The Ethnic Security Dilemmas thesis needs to be updated

Dear Editor,


Recently there has been a remarkable convergence of views regarding the recent crime wave among the Muslim Youth Organisation (MYO), Mr Anil Nandalall, Mr Clement Rohee and Mr Ravi Dev. They all opined that the recent upsurge in serious crimes are ethnically based and politically directed. No doubt guiding Mr Dev’s analysis is the thesis known as the Ethnic Security Dilemmas (ESD), which is an idea that came down from the British Guiana East Indian Association (BGEIA) and was modified by Mr Dev. As an economist, I have the highest regard for theory since it’s the only way by which we can understand how the world works. The ESD does have predictive powers in terms of its insight into how the two dominant ethnic groups are likely to vote in Guyana. However, it is a very poor predictor of the source of crimes, especially in light of the confessions of the convicted Mr Roger Khan.

Therefore, the thesis has to be updated in light of recent data that came from Wikileaks, the trial of Khan’s associates in NY and the very recent news report surrounding the arrest of President Bouterse’s son for trafficking cocaine. The theory, furthermore, has always had a major weakness even before the recent narco-connected crimes.

This weakness has to do with the fact that the ESD does not explain properly the root cause of the fears of East Indians; however it explains the source of the fears of African Guyanese as economic in nature.  The fear of East Indians as a group supposedly stems from the fact that the army and police are not ethnically balanced. However, the army has been very professional since 1992 and it has not attempted to overthrow the PPP. Indeed the PPP has been good at selecting its leader for the top spot of the army. This leader is typically given significant economic rewards. The battles on the East Coast had a drug connection. The theory does not take into consideration the fact that it is the PPP which uses as an electoral strategy a racist message of blaming the opposition for crimes when many of the crimes were connected to the gangs owned by the man now in a NY jail.

According to the theory, African Guyanese fear economic marginalisation by an Indian-dominated PPP, hence they tend to vote in large numbers for the PNC.  This is agreeable. However, East Indian motivations also stem from the fear of economic marginalisation and not necessarily the nebulous notion of physical fear. Therefore, they also tend to vote in large numbers for the PPP. In the past I have noted that the PPP has taken advantage of this entrenchment of votes to create an oligarchic relationship with several chosen business personalities excluding the East Indian masses from sharing in the economic pie. With economic fears paramount, the groups turn out to vote for their respective parties. Each cannot know how the other will vote, so he/she votes for the party perceived to provide this economic security. Fear and emotions rule over reason on the day of voting. Ironically voting for the PPP does not provide the economic security for East Indian masses because the PPP’s entire economic agenda is motivated by oligarchic expropriation.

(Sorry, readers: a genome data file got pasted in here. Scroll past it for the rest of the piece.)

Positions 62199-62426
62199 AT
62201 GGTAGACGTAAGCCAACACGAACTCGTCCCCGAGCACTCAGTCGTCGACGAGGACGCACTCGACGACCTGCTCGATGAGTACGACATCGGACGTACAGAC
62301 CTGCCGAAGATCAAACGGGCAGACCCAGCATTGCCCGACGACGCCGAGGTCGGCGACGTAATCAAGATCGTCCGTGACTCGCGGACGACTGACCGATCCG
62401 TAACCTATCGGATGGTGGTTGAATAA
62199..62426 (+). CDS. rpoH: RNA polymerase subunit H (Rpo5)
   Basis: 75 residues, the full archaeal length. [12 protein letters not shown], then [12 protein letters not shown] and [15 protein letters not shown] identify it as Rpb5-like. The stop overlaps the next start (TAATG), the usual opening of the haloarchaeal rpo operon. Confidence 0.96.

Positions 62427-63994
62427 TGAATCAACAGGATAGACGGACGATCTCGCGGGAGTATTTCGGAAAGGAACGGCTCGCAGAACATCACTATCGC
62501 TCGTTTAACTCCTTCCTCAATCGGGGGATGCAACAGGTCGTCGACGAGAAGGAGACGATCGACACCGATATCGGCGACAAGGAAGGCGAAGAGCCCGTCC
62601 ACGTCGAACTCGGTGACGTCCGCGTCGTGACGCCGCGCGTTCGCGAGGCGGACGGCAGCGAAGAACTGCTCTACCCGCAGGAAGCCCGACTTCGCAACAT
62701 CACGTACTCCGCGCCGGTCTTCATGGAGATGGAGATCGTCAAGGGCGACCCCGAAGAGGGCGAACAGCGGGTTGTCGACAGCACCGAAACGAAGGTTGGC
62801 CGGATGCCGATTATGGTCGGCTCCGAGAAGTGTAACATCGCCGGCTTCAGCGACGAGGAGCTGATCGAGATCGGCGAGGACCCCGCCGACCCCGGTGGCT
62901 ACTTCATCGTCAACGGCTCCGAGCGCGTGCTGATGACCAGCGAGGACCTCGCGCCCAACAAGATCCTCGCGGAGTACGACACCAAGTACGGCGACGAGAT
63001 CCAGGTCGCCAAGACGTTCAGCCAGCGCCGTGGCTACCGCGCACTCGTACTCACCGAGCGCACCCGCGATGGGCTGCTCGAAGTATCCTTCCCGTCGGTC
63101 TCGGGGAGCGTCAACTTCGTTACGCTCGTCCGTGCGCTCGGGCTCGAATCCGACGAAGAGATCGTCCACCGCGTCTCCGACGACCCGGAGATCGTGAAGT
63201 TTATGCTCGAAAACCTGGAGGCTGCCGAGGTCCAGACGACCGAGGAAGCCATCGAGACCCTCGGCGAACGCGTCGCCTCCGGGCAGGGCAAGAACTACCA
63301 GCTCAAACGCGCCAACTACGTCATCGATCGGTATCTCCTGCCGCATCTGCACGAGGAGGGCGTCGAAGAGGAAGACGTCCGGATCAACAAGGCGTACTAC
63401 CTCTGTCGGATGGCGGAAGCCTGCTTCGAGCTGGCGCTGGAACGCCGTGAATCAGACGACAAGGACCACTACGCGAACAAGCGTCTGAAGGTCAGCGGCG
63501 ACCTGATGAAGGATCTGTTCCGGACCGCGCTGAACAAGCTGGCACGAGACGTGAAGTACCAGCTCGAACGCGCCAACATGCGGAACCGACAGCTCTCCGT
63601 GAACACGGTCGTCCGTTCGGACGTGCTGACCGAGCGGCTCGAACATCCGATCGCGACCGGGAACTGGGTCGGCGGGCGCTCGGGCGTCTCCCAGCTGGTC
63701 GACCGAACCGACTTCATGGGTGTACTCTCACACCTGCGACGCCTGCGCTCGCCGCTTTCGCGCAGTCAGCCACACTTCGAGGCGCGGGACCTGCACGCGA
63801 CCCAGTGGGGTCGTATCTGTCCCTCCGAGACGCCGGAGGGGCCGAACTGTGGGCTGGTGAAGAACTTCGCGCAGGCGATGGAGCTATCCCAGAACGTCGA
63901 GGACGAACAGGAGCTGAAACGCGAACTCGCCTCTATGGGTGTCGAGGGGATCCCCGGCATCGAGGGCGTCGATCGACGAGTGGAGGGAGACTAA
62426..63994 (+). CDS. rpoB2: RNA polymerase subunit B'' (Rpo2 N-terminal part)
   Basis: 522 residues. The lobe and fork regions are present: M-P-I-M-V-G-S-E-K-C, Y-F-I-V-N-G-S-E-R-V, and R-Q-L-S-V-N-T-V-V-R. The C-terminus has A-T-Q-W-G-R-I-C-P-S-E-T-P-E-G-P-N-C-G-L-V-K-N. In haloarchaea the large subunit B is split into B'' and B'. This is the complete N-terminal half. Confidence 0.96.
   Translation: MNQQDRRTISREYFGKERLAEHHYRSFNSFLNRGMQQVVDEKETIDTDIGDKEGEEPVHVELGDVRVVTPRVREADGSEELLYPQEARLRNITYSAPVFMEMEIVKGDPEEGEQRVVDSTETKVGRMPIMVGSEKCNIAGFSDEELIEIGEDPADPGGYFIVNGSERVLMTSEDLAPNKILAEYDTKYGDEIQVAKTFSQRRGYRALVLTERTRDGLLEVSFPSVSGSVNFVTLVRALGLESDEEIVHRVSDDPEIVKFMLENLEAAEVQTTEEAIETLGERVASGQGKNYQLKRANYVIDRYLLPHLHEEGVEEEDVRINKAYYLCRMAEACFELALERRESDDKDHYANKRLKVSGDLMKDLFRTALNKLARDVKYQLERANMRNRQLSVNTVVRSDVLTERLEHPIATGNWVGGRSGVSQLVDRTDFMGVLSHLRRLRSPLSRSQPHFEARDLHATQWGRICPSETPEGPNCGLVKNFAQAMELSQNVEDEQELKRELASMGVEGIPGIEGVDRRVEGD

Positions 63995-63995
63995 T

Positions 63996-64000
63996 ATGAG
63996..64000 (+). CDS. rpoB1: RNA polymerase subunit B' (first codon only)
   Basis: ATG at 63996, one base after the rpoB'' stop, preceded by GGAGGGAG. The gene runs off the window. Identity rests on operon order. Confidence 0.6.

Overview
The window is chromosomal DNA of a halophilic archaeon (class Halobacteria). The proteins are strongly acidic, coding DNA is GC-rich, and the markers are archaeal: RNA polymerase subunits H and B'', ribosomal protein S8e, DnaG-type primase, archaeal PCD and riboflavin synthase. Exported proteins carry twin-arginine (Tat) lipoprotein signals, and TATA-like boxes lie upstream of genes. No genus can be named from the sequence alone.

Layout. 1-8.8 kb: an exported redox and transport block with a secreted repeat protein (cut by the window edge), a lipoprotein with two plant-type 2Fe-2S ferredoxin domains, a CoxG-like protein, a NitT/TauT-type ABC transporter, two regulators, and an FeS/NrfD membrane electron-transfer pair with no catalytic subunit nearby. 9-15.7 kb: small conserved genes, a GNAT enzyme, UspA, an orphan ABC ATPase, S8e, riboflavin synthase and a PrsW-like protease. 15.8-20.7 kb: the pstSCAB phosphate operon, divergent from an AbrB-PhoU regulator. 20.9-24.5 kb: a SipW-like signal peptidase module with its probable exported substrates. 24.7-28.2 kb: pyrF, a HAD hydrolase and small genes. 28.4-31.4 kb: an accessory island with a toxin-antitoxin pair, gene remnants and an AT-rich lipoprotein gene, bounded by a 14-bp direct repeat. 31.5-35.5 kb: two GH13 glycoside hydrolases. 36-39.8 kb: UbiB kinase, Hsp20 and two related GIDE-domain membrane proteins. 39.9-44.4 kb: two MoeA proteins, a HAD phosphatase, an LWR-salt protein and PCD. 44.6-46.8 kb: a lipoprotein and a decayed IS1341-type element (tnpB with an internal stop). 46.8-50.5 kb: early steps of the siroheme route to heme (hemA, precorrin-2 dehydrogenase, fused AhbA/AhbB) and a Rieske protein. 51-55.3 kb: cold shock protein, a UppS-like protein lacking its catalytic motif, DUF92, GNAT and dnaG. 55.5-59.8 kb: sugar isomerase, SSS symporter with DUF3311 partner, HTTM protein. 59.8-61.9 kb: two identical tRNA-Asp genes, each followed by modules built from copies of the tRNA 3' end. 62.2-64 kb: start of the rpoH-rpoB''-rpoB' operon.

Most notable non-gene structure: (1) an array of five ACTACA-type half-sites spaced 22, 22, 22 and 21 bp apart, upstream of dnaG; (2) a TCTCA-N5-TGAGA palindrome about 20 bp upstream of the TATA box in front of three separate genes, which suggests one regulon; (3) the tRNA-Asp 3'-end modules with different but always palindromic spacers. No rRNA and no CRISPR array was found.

This thesis, however, will not explain the voting pattern of about 30 per cent of the population. This will include liberal East Indians, liberal African Guyanese, mixed ethnicities, Indigenous folks and other groups. They are the swing voters who will determine the election. They will not fall easily for the propaganda that says “don’t split the votes” by whipping up ethnic fears among East Indians by blaming African Guyanese for crimes.

The theory must be updated to take into consideration the narco-engendered crimes in Guyana. Since 1992 cocaine has become prominent among illicit exports. Its consumption has also increased at home affecting all villages. East Indians will note how drug consumption is ravaging their villages, reaching the crisis level of alcoholism. East Indians will note that it was the PPP which turned down British security aid and had earlier appeared to rely on Roger Khan to fight the supposed “freedom fighters”. Since the PPP has refused to do an inquiry into these crimes (something for which APNU and Mr Granger have called), we would never know the truth. Therefore, this scenario of narco-traffickers trying to destabilise the government is equally plausible.  The outward ethnic manifestation of the conflicts on the East Coast had a narco underpinning. The narco-traffickers certainly have the incentive to do so since the PPP has refused to reform the police force since 1992. The state is weak and the traffickers know it can be easily corrupted.

A large percentage of East Indians will understand these things and will not support the PPP this time around. They will not fall prey to the coordinated propaganda games being played to unfairly blame the African Guyanese community for crimes. They will enquire where are the serious police and judicial reforms since 1992?


Yours faithfully,
Tarron Khemraj

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